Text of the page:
There’s a bread for that.
Following the popular marketing phrase, “there’s an app for that,” I have come to the conclusion that just about anything in your garden — or falling from your tree — can be baked into a quick bread.
If you can shred it, you can bread it (or boil with sugar and you can spread it).
“Bread, spread, now you’re fed,” she said.
... then went back to bed.
What are you baking this weekend?
The Clifton Lion’s Club will host its annual spaghetti dinner from 4:30–7 p.m. Saturday, Sept. 25, at Clifton Community Hall, 126 Second St. in Clifton.
Cost is $8 for adults, $6 for kids ages 6-12, and free for ages younger than 6. Along with the dinner, there will be a cake raffle and silent auction with proceeds going to support sight-impaired assistance programming.
Pandemic precautions will be observed at the event.
“Come make a difference and have fun at the same time,” a news release said.
HomewardBound of the Grand Valley’s September newsletter noted that its case management team was able to provide permanent housing of 28 people in June in July — including eight families.
“Helping our guests obtain permanent housing is our primary goal here at HomewardBound. Our staff uses an individual approach to identify and meet the needs of each guest. We appreciate all of the support we get to make that goal happen,” the newsletter said.
“If you are interested in getting involved you can visit our website or social media pages to find ways to help our community. We appreciate every donation that we receive.”
Also in the newsletter was a wish list of items most needed: baby wipes, men’s pants, blankets, ear plugs, size 5 and 6 diapers, Q-tips, shampoo and conditioner, Kleenex, razors, deodorant, and socks for both men and women.
The public is invited to take donations from 9 a.m.–4 p.m. Monday through Friday, to 2583 North Ave.
Call 256-9424 for information or go to homewardboundgv.org for more information.
To celebrate is own 50-year reunion, the Central High School class of 1972 will sponsor two events for classmate from the years 1970–74.
The first event is on Wednesday, at the CHS homecoming parade. Classmates are invited to arrive by 6:30 p.m. — at Eighth Street, between Grand Avenue and Main Street — to ride the float with them.
Then, on Friday, the class of 1972 will host a tailgate party from 2–6 p.m., at Lincoln Park’s Oak Shelter, prior to Central’s homecoming football game.
To RSVP for either or both events, email Harold Harris at firstname.lastname@example.org with your name and class year.
The Mount Garfield Chapter of the Daughters of the American Revolution will have its monthly meeting on Saturday. The program will be “Legends,” presented by Miffie Blozvich.
And, because Sept. 17–23 is designated Constitution Week, DAR members will gather at noon on Friday, Sept. 17, at Fifth and Main streets, to participate in the annual “Bells Across America” campaign.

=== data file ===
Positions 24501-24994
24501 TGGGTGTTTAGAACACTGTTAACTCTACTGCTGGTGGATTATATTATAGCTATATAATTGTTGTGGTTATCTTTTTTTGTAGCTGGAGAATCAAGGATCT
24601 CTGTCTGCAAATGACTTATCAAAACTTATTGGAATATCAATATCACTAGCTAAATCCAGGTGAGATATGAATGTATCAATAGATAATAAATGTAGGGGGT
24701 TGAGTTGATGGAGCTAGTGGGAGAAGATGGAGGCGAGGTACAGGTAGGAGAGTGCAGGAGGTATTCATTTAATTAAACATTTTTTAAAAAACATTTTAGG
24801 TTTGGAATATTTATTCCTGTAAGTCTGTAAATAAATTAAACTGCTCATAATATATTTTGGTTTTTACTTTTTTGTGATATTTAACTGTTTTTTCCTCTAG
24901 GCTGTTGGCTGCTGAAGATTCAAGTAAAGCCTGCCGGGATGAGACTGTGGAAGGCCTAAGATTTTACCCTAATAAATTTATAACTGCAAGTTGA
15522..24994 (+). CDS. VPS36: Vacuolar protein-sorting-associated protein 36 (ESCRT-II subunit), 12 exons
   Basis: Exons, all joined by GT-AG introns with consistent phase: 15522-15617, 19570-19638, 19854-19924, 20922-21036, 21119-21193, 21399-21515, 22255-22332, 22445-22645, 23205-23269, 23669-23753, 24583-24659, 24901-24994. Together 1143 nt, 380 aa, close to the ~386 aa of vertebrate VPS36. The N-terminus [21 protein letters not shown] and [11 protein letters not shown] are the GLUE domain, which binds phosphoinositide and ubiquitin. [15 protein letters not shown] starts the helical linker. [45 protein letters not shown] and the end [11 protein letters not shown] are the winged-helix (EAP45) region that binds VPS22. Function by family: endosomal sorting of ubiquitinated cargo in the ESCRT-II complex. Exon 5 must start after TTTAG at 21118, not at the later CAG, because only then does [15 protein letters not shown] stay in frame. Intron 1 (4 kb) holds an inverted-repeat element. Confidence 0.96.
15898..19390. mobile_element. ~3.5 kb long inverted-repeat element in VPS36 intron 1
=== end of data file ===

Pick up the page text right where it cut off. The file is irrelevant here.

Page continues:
“Ringing bells is observed to draw attention of motorists and pedestrians to the importance of the U.S. Constitution and to celebrate our freedom,” a news release said.
“The chapter’s observance of ringing bells is a very colorful short ceremony with members wearing patriotic vests and ringing handbells, surrounded by flags and banners, lining the sidewalks at 12 noon sharp to coincide with similar bell ringing across the nation,” the release said.
The DAR is a non-profit, non-political volunteer women’s service organization dedicated to promoting patriotism, preserving American history, and securing America’s future through better education for children.
Interested in DAR? Call 719-580-0948 for more information.
All in-person AARP Driver Safety classes have been canceled until January, according to an email from area instructor, Robert Kline.
Kline notes that you can still take the course online at aarp.org/drive/online. Use the promo code DRIVING SKILLS.
Foster Alumni Mentors will host its fourth annual 0.5K and 5K fundraising event on Saturday, Sept. 25, at the Las Colonias Riverfront Trail.
If you’ve ever wanted to participate in a race but weren’t sure if you could make it all that way to the finishing line, this is the race for you, according to the registration website.
At less than 1/3 of a mile, everyone can participate, but there is also a 5K for those wanting a bit more of a challenge.
Participants can run, walk, stroll or amble at their leisure, all to benefit Foster Alumni Mentors a local nonprofit that serves youth aging out of the foster care system.
This year, participants have the option to cruise the course in person or sign up for a virtual option with the freedom to design their own course and move however — and wherever — they want.
Do you want to be more involved in the community? Mesa County invites you to apply to serve on one of its commissioner-appointed volunteer panels, boards or commissions.
Current openings include:
Board of Adjustment, three-year term.
Colorado State University (CSU) Extension Tri River Area Advisory Board, three-year term.
Floodplain Board of Appeals, three-year term.
Noxious Weed Advisory Board, three-year term.
Personnel Appeals Advisory Board (Private Citizen Representative), two-year term
The Volunteer Board Application and information is online at mesacounty.us/administration/how-do-i/volunteer/
The Student Veterans Association at Colorado Mesa University will host a “Reach Out” Veteran Suicide Prevention Month Co-ed Sand Volleyball Tournament at 10 a.m. Saturday, at Volley’s.
Registration for a leisure bracket six-person team is $150 and the competitive bracket four-person team cost is $100. Every team must have one male or one female. Entry forms are at the Grand Junction Vet Center, 561 25 Road Suite 101; Western Region One Source, 482 28 Road or Volley’s 1130 N. Third St.
Call Rainy Reaman at 970-393-6379 for information.